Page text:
What is it?
Nephrotic syndrome is a kidney disorder characterised by high levels of protein in the urine and swelling of body tissue. People of any age can be affected by nephrotic syndrome, although children aged between 18 months and four years are at increased risk. Long-term nephrotic syndrome can lead to irreparable kidney damage which can lead to kidney failure, necessitating treatment with dialysis or kidney transplant.
What are the symptoms?
Signs and symptoms include:
- Foamy urine.
- Fatigue and weakness.
- Swelling, especially around the eyes, hands, feet, and abdomen.
- Loss of appetite.
- Increased weight from fluid retention.
- High protein levels in the urine and low protein levels in the blood.
As the condition progresses there may be:
- Susceptibility to infections due to an impaired immune system.
- An increased risk of blood clots (thrombosis).
- Muscle wasting (due to the loss of protein).
- Weakening of the bones.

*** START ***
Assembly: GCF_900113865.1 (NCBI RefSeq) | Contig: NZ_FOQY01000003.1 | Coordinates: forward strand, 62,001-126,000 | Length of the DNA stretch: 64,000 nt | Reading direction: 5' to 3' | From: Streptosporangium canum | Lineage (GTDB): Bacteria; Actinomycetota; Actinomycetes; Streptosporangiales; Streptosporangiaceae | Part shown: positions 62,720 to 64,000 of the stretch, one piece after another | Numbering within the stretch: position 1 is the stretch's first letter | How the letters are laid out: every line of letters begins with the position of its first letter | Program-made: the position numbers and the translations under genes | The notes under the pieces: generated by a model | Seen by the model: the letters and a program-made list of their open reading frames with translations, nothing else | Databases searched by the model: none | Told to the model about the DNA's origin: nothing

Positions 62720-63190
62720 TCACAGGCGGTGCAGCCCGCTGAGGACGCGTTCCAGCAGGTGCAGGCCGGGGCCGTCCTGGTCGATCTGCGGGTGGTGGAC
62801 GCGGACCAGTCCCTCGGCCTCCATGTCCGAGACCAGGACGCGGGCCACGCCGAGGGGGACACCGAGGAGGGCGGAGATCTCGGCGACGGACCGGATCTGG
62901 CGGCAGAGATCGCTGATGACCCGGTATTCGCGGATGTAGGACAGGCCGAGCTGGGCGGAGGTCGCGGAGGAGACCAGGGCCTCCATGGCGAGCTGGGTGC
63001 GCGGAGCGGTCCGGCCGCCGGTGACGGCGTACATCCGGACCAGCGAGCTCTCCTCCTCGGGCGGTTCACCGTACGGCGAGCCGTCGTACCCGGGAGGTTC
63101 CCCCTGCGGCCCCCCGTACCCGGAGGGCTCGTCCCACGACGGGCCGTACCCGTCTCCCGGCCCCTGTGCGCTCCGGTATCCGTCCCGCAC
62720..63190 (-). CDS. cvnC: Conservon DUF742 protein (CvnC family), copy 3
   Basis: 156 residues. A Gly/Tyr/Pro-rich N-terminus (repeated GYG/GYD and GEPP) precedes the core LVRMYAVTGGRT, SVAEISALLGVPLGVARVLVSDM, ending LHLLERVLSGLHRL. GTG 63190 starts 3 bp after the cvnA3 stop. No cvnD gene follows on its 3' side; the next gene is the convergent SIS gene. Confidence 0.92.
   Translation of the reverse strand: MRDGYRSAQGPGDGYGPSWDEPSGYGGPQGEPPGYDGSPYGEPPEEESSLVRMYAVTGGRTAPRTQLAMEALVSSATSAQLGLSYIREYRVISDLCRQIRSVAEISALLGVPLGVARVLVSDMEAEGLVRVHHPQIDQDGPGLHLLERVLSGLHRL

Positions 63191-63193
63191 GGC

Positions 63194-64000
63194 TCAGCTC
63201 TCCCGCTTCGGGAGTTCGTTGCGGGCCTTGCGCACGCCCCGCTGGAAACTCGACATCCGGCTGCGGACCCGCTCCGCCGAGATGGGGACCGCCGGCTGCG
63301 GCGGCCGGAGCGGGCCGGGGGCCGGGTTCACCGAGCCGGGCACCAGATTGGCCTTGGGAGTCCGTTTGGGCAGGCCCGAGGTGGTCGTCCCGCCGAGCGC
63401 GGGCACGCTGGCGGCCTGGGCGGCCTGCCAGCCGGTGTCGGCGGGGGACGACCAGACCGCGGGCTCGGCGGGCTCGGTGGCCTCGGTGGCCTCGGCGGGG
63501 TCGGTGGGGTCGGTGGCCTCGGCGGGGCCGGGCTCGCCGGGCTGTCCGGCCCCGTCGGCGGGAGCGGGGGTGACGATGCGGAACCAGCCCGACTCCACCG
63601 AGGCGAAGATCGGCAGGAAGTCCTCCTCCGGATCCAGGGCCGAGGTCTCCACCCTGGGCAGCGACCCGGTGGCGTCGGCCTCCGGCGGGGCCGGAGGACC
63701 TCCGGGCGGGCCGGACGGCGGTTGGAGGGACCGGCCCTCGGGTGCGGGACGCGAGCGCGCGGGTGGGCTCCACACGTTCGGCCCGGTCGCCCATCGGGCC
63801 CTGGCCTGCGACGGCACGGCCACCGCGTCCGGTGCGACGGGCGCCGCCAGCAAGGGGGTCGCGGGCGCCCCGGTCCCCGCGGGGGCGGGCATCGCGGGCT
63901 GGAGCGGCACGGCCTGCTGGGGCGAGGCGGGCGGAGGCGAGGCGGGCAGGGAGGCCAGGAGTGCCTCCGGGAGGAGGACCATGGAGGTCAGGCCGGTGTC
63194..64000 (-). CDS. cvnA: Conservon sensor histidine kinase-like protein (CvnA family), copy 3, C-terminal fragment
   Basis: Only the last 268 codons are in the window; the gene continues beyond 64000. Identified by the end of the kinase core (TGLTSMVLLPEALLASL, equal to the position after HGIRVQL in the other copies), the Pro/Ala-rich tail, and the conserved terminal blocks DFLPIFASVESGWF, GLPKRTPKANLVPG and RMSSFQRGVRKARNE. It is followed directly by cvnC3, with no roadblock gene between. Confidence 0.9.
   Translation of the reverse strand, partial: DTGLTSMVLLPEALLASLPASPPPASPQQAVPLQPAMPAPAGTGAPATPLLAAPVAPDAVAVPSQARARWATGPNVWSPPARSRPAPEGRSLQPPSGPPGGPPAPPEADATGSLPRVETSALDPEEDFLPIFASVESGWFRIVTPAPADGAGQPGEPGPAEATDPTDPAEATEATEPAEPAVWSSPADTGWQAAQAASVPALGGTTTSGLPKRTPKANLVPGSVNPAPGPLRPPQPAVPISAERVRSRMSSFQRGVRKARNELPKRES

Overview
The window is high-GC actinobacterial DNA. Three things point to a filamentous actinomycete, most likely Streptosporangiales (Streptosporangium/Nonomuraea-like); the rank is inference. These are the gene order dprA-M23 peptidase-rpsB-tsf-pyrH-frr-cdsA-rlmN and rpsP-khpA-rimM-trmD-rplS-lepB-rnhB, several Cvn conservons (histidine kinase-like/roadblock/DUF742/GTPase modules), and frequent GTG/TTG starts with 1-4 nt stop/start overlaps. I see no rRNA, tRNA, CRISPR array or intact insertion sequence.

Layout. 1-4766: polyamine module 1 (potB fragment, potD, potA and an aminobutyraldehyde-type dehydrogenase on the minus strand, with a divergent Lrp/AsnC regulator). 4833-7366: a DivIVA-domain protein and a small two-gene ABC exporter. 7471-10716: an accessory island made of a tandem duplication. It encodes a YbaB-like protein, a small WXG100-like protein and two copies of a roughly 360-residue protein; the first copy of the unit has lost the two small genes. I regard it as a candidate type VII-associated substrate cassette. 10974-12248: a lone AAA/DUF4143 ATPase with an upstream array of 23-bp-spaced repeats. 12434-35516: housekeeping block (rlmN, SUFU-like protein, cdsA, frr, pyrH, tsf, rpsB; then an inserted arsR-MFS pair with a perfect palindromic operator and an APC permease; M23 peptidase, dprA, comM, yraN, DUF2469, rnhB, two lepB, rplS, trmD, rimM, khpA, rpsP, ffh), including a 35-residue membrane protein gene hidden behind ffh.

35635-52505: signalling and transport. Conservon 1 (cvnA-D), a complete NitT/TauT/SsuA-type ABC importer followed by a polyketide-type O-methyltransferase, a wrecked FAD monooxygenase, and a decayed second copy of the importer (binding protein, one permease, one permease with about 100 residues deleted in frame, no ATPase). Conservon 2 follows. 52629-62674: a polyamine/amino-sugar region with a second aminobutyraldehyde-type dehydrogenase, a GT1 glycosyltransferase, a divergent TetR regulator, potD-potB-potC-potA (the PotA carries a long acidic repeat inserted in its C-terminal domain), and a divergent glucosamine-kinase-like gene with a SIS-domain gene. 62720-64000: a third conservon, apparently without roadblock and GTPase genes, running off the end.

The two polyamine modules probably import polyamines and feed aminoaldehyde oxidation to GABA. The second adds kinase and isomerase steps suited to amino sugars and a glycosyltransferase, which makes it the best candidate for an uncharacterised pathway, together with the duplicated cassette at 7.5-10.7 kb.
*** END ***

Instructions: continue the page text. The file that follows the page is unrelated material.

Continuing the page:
- Abnormally low or abnormally high blood pressure.
- High blood cholesterol levels.
- Kidney failure.
What to expect?
If you are diagnosed with nephrotic syndrome, you can consider discussing the following subjects with your doctor:
- Was there a specific cause found?
- Do you need investigations to evaluate your condition further? If so, what preparations do you need for these tests?
- Some patients with nephrotic syndrome may have other medical conditions such as diabetes that compounds to cause the condition. Do you need a stricter control of these other medical conditions?
- Some patients with nephrotic syndrome are prescribed medication they will need to use lifelong. Is this the case for you as well?
- A healthy diet, quitting smoking and an active lifestyle can help improve overall health and well-being. Which changes can you make in your lifestyle?
- Often patients with nephrotic syndrome will need regular check-ups. How often do you need to follow-up?
After your initial treatment with your doctor, you can also try the following:
- Restrict your fluid intake.
- Adequate bed rest to reduce the swelling.
- Monitor your blood pressure at regular intervals.
- Maintain a healthy weight.
- Avoid excess intake of salt, protein and potassium in your diet.